>Political parties in the Baltic (and beyond) – Is unstable is the new stable?
>Came across a very interesting 2004 paper by Estonian political scientist Allan Sikk – the HTML ‘ghost’ of a PDF file – on “Successful new parties in the Baltic states”. The rise of new parties and fall of old ones has been a repeated and marked phenomenon in the three Baltic states since early 1990s, and but echoed in some other (similarly successful) post-communist democracies(Slovakia, Poland). Traditional sociological explanations of new party formation (cleavage and value change – the rise of Green parties in W Europe for example) Sikk suggests play poorly in the Baltic/post-communist context. There are simply no signs of major social or value change fast enough to keep up with the rapidity of new party formation. This leads us to look at factors like resource mobilization and political opportunity structures. although parties are rather good at mixing and matching resources (‘substitutability’) when the traditional building blocks of party formation (grassroots activism, new social demands) ain’t there.
Rather he suggests, the formation of new parties (and, as he astutuely notes, its logical flip side the break-up of old one – an understudied area – but part of the same process) serves as a kind of democratic control mechanism giving vent to public frustration with (real and imagined) corruption and a vehicle for innovative and reform in an ultra-competitive and changing electoral market. Sikk also, very interestingly, argues that the high stakes of early transition politics (opportunities shaping state and society through privatization and marketization, if necessary through radical or unpopular policies) provide incentives politicians to, in effect, create disposable parties. The logic is that incentives for party stabilization will – all other things being equal (perhaps a big assumption) – grow as the scope of decisions that politicians can make narrows to what is normal in a small, reasonably well established democracy locked into EU membership.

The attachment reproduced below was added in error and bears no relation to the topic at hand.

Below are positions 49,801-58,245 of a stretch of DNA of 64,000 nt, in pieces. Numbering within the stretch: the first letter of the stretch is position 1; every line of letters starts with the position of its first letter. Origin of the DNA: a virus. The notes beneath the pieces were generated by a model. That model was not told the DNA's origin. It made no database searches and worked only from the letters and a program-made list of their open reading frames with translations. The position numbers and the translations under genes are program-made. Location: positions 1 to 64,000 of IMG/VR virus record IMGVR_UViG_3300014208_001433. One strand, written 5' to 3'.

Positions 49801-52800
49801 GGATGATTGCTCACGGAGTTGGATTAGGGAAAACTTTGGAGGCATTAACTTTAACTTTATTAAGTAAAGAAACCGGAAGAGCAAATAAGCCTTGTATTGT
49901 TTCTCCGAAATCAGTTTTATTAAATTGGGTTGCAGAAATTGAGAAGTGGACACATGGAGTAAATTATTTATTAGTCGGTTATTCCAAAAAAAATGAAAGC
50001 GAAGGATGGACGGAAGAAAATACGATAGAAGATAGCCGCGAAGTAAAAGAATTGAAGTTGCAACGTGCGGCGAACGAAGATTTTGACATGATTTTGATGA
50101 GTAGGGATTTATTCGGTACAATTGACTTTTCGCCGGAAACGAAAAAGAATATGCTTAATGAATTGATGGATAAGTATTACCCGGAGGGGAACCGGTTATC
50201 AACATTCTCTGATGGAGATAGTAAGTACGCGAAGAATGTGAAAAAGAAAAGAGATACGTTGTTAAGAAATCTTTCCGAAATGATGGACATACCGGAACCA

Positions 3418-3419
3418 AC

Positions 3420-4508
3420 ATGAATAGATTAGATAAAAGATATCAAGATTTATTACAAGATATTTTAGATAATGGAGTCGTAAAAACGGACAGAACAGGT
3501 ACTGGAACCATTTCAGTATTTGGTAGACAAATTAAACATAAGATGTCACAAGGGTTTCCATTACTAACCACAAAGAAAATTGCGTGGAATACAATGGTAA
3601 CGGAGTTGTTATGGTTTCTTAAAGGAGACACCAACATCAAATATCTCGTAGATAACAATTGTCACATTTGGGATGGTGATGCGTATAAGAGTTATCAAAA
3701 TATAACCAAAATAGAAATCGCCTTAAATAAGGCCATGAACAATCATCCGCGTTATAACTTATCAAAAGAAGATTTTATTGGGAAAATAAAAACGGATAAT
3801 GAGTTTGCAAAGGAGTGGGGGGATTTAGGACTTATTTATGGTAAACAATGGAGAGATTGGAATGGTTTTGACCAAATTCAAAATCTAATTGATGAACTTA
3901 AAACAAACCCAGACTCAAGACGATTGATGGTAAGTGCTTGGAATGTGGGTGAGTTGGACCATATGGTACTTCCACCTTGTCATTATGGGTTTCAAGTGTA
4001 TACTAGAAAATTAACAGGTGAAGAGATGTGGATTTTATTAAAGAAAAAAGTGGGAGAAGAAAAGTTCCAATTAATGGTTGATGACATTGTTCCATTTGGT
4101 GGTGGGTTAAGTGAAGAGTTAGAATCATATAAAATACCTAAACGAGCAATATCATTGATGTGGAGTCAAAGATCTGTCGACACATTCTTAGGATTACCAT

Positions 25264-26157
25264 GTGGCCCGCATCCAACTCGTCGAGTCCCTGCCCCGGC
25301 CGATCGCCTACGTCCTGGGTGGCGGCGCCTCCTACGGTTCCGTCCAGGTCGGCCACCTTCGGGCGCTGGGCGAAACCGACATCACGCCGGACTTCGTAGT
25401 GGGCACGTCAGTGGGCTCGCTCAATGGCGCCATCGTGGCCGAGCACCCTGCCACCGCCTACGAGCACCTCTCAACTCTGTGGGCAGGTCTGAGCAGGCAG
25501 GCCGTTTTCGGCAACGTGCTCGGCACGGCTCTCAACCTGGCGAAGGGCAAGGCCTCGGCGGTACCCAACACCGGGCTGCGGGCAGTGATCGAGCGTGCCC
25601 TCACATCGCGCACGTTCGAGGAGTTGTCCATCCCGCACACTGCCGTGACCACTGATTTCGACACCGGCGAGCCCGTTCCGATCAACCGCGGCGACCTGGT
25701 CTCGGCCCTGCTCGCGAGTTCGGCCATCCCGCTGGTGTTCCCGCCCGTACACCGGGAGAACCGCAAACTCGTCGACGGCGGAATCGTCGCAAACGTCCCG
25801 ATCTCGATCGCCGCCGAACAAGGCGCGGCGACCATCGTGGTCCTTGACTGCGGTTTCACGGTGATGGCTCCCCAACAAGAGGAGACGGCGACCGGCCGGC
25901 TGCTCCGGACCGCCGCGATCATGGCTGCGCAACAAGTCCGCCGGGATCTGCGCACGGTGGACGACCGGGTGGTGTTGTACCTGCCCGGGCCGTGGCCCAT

Sikk’s work, which seems to some extent a response to the specifics of the Baltic sub-region (and an attempt to think more widely about post-communist parties and democracy on the basis of it) feeds into a growing academic interest with the volatility of many CEE party systems and a realisation that that party political instability can be ‘normal’ and even ‘good’. Well entrenched parties and party systems such as Hungary and the Czech Republic tended to viewed these days as a source of stagnation and clientelism – and thus on the whole an obstacle to liberal reform – rather than a facet of democratic consolidation (the academic consensus of the early-mid 1990s). Indeed a recent article in the journal Democratization argues that once stable West European party systems and once volatile CEE party systems are (for different reasons) convergent around a European model of workable-to-beneficial instability with a dose of populism.
In any case, I’ll be first in the queue to buy Allan Sikk’s book…. Although, being Estonia, perhaps I should judt expect an e-book.